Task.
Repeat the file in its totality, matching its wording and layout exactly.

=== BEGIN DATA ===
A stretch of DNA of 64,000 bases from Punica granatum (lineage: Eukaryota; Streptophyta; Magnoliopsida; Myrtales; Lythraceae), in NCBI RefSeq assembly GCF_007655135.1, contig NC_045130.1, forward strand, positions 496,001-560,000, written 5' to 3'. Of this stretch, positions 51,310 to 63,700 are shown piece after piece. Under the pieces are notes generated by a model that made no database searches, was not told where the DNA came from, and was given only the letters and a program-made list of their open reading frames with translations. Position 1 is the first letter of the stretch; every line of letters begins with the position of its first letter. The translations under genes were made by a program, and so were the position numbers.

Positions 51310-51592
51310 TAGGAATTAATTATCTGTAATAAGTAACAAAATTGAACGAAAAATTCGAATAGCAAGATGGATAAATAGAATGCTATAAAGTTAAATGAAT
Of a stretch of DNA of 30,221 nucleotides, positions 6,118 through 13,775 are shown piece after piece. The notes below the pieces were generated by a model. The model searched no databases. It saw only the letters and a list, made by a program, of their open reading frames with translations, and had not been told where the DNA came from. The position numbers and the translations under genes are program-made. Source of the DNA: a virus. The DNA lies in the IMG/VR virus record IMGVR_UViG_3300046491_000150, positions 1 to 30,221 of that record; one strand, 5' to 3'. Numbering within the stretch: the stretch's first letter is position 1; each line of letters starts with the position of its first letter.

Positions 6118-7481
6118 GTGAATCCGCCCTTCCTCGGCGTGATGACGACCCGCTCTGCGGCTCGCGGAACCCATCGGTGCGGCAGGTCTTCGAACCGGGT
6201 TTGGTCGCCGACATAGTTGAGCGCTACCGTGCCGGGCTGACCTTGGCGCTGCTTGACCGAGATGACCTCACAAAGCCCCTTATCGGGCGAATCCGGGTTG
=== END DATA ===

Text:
A stretch of DNA of 64,000 bases from Punica granatum (lineage: Eukaryota; Streptophyta; Magnoliopsida; Myrtales; Lythraceae), in NCBI RefSeq assembly GCF_007655135.1, contig NC_045130.1, forward strand, positions 496,001-560,000, written 5' to 3'. Of this stretch, positions 51,310 to 63,700 are shown piece after piece. Under the pieces are notes generated by a model that made no database searches, was not told where the DNA came from, and was given only the letters and a program-made list of their open reading frames with translations. Position 1 is the first letter of the stretch; every line of letters begins with the position of its first letter. The translations under genes were made by a program, and so were the position numbers.

Positions 51310-51592
51310 TAGGAATTAATTATCTGTAATAAGTAACAAAATTGAACGAAAAATTCGAATAGCAAGATGGATAAATAGAATGCTATAAAGTTAAATGAAT
Of a stretch of DNA of 30,221 nucleotides, positions 6,118 through 13,775 are shown piece after piece. The notes below the pieces were generated by a model. The model searched no databases. It saw only the letters and a list, made by a program, of their open reading frames with translations, and had not been told where the DNA came from. The position numbers and the translations under genes are program-made. Source of the DNA: a virus. The DNA lies in the IMG/VR virus record IMGVR_UViG_3300046491_000150, positions 1 to 30,221 of that record; one strand, 5' to 3'. Numbering within the stretch: the stretch's first letter is position 1; each line of letters starts with the position of its first letter.

Positions 6118-7481
6118 GTGAATCCGCCCTTCCTCGGCGTGATGACGACCCGCTCTGCGGCTCGCGGAACCCATCGGTGCGGCAGGTCTTCGAACCGGGT
6201 TTGGTCGCCGACATAGTTGAGCGCTACCGTGCCGGGCTGACCTTGGCGCTGCTTGACCGAGATGACCTCACAAAGCCCCTTATCGGGCGAATCCGGGTTG